Update and tl;dr. My review of the performance of these panels and their cost per watt still stands, but I can understand the 4 and 5 star reviews better. The company did contact me on their own for my feedback, and worked with me to design a system that met my specifications. The higher rating of this review reflects their customer service. After working with them a bit, I do have a system that is a better value and meets my specifications. You can read this review to understand what you get from the EcoFlow panels. Overall, these panels are for anybody who has limited space and doesn’t mind the higher price tag. The integrated kickstand has worked very well for me, and this is a bonus: I don’t have to use a rigid panel or construct some wacky stand out of PVC. The whole package stows easily and the kickstand works very well (it doesn’t matter that the kickstand doesn’t perfectly angle the panels). Still, you can expect only ~65% of the rated power from these panels (other off brands mentioned here deliver ~60% based on my reading of their reviews), making these relatively expensive. Also, I did look at many of the panels available on Amazon, and found that brands such as Bluetti and GoalZero, even if they perform as well as Renogy panels (>70% efficiency), are some of the most expensive on a $/watt basis. Off-brand panels have the disadvantage poor performance (60% of rated power); you can still save money but you’ll have to carry more of them. For example, 2 Renogy 200 W panels are an excellent $/watt value if you have the space, but 2 AllPowers 200 W panels won’t deliver the same power but are cheaper. If you can work with a flexible panel (I would consider these portable, not flexible), those can be very good values but suffer from needing to be installed somewhere. So, this review I think will help inform how you go about selecting panels to meet your needs.——————————————————————————————————————The 4 and 5 star reviews are from the #vanlife crowd that wanted a good looking system, not by those who bought these as part of a system that was going to meet their needs. I live in my truck almost year round and have a system to power my computer and Starlink, as well as my fridge and phone. This is a real review.I wanted external panels because I have limited roof space, and who wants to park in the sun just to charge their system? Up top I have a 100W flexible Renogy panel glued to a piece of corrugated plastic…mainly a supplemental source of power when I don’t need a charge too bad or when I’m moving. The EcoFlow 160s were supposed to be the workhorses of my system. I got 2, connected in series with 10 ga cables to handle the amperage from these panels, feeding into a Victron 75/15 MPPT controller. I spent the extra money on the EcoFlow panels because we all know that the rated power isn’t the real-world power. I expected that a premium panel would have less exaggeration, and the integrated kickstand was a bonus. In other words, I looked past the “cheap” panels expecting them to deliver less of their rated power than the EcoFlow panels. The screenshots are the monitoring reports from the Victron controllers running the Renogy panel vs the EcoFlow panels.On days when my single Renogy panel…which I’ll remind you, is flat mounted, doesn’t get repositioned during the day to take advantage of the sun angle or avoid obstructions, and should suffer a greater heat penalty given it’s installation…that panel consistently puts out 60-80W. So 60-80% of what Renogy promised they delivered, and I’ve seen it hit >90W. That’s a $160 panel, easily hitting 75% of it’s rated power, giving me a watt of power for $2.13.On the same days, I go out and move my EcoFlow panels once mid-morning, once-late afternoon, and once in the evening to take advantage of the morning sun, changing their orientation and angle so that they are directly facing the sun and either flat (during mid-day) or angled (morning and afternoon). They have that kickstand (which for me has actually worked out okay) which helps get a good angle on the sun and should keep them cooler than a rooftop-mounted flexible panel. These panels should have a massive advantage over that Renogy panel, but I have never seen more than 208 W from a system that is rated for 320 W. That is 65% efficiency, giving me a cost per watt of $3.37. That makes these panels almost 60% more expensive for 15% less power.I’ve heard the arguments and taken them into consideration…the rated power is under optimal conditions, you’ll never see the rated power in real life, to get the rated power you need to be at 90 degrees to the sun (+/- 10 degrees), the panels won’t perform as well once they heat up, and clouds and shadows and so on. These are all true, and when you are designing a system, you have to take into account that the rated power power is the power Bob in marketing says has to be on the box because everybody else is bloating their power ratings, and anybody who used an honest real-world number wouldn’t sell a panel. EcoFlow looks to be one of the worst offenders, and I’ve gone back to my order several times to make sure I got the 160W panel and not the 110W panel. I’m also not in some oddball arctic desert place…these results hold true in Utah, Texas, New York, and everywhere in between over 2 months now. And even if I was doing something wrong, you can’t explain away the EcoFlow’s poor performance by any external factor when that Renogy panel (disadvantaged as it is by its installation) under the exact same conditions consistently and easily outperforms the EcoFlow panels every single time, every single day.I would return these if I could. Renogy has a 200W system for $349 (that includes a charge controller). Let’s say these only deliver 70% of their rated power…the cost comes out to $2.30 per watt. It’s bigger, heavier, and I’d need more panels but it is a better value. Other random but similar panels, if they performed as poorly as EcoFlow, would come in at a similar cost per watt. Dokio has a panel that appears to be similar to EcoFlow in every way except that it doesn’t have a kickstand, but comes out at a cost of $1.63 per watt if it only delivered 65% of its rated power. [Update: reading the reviews, these deliver more like 60% of their rated power.]Aside from the poor performance, I’m now really concerned about the reviews (oddly 4+ stars) questioning the durability of these expensive panels. When I go to move them, yeah, they are hot. Like, wear gloves hot. And you hear the panels cracking and creaking in ways that say maybe these aren’t going to hold up too well. How long until they crack or become unbonded, delivering another hit to their already weak performance? Again, that Dokio panel or a set of Renogy panels are looking more and more like a better value.When you’re looking at the Victron reports, yes, the EcoFlow panels deliver more total power…keep in mind they are moved several times so they see the sun at a better angle for the entire day; the Renogy panel maybe only gets a good angle on the sun for a few hours when the sun is almost directly overhead.Also, FWIW, this review is based on my personal experience. EcoFlow did contact me and did not offer any technical support, but did provide some incentives to bring my system up to the performance I expected.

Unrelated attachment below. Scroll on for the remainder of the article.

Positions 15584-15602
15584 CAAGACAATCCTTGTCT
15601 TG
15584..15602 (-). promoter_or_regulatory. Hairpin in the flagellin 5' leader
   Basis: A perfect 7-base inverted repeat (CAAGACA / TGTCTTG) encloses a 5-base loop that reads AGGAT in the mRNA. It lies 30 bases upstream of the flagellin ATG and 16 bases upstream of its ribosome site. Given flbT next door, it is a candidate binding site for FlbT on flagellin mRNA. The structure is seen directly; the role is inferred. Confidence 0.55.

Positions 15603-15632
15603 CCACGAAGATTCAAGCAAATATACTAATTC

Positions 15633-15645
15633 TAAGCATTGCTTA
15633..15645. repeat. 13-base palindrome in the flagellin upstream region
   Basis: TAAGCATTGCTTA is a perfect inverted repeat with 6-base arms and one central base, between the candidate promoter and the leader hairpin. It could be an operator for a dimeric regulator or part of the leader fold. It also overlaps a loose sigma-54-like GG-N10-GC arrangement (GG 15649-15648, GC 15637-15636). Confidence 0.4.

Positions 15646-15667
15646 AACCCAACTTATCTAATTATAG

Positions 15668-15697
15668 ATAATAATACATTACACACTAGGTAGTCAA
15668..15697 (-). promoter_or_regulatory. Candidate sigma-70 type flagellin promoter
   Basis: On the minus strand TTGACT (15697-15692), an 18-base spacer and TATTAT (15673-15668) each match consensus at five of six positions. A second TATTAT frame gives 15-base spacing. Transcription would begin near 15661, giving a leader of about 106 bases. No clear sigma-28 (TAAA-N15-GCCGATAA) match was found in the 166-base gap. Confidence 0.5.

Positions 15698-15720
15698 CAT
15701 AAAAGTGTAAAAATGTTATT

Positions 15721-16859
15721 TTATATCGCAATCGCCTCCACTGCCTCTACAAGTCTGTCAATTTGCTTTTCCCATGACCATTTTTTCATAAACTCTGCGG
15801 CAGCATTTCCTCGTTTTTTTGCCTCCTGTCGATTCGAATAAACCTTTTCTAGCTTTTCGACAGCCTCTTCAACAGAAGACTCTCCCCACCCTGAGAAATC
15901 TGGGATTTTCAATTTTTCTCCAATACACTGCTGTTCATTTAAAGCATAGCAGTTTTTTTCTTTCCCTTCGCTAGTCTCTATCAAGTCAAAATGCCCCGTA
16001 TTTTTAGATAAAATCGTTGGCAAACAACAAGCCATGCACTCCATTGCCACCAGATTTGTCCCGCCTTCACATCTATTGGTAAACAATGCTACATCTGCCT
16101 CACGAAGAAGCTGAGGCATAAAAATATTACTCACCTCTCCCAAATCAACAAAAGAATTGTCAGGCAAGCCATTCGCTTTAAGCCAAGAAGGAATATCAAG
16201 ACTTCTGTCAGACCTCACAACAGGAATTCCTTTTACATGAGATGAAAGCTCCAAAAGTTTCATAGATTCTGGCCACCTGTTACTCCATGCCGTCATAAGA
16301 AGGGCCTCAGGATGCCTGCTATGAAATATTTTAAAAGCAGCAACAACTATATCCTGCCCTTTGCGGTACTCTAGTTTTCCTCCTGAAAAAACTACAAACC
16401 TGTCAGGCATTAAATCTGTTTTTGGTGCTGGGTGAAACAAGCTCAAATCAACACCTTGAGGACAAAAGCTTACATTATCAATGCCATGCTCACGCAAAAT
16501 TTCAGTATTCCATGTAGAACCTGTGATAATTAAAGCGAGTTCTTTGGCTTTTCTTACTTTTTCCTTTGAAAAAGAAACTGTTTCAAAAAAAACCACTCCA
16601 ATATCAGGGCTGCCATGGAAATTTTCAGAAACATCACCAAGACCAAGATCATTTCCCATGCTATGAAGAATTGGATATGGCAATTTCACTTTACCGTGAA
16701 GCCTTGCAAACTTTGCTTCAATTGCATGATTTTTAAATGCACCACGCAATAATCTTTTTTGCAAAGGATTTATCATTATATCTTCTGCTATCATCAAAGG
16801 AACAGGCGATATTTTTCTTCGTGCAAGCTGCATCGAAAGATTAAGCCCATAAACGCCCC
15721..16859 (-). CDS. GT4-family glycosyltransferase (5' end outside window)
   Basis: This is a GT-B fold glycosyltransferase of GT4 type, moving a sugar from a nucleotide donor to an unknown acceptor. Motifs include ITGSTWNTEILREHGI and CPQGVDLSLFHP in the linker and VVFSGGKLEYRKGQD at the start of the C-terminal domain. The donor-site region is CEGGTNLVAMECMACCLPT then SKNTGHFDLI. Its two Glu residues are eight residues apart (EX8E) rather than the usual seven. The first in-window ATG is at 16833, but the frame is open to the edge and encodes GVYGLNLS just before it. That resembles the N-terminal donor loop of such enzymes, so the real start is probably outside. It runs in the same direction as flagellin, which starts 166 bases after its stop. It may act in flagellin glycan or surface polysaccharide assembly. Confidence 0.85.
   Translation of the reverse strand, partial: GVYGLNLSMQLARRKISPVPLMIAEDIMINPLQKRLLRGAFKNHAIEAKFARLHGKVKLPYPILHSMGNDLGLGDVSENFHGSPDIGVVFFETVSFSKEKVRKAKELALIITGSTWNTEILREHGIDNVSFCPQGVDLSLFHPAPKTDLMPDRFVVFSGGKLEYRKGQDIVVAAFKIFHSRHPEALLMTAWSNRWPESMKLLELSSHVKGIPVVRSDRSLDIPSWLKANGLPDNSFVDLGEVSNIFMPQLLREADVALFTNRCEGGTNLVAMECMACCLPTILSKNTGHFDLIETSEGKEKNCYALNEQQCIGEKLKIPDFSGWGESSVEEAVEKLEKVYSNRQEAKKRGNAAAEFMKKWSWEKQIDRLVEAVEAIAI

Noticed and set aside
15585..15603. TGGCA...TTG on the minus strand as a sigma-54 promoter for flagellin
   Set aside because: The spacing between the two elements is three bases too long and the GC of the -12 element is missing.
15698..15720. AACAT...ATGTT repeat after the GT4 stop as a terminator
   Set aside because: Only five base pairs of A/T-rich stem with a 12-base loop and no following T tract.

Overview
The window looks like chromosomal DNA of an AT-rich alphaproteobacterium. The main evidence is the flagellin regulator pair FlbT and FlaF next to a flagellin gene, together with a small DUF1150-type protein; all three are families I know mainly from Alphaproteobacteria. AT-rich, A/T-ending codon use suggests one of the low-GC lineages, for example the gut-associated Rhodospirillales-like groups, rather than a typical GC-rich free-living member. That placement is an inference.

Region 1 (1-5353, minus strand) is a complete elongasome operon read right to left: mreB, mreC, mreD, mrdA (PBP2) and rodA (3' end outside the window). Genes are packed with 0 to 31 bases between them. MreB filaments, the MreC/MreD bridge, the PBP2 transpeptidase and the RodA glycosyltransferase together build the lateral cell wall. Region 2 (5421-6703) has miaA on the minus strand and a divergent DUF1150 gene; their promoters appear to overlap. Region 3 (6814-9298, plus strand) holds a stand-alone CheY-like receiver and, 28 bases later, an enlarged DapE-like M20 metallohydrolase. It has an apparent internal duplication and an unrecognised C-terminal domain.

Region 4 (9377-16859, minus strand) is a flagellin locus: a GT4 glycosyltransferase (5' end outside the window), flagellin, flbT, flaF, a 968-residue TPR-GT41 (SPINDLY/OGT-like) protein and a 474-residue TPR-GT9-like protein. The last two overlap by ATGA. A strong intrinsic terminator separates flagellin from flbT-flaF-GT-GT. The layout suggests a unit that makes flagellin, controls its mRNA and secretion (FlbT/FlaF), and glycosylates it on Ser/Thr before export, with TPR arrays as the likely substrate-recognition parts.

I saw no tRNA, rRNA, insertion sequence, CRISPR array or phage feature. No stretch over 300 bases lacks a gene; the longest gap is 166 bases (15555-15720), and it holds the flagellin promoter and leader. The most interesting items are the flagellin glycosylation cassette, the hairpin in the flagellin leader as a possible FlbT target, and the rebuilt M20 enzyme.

287 people found this helpful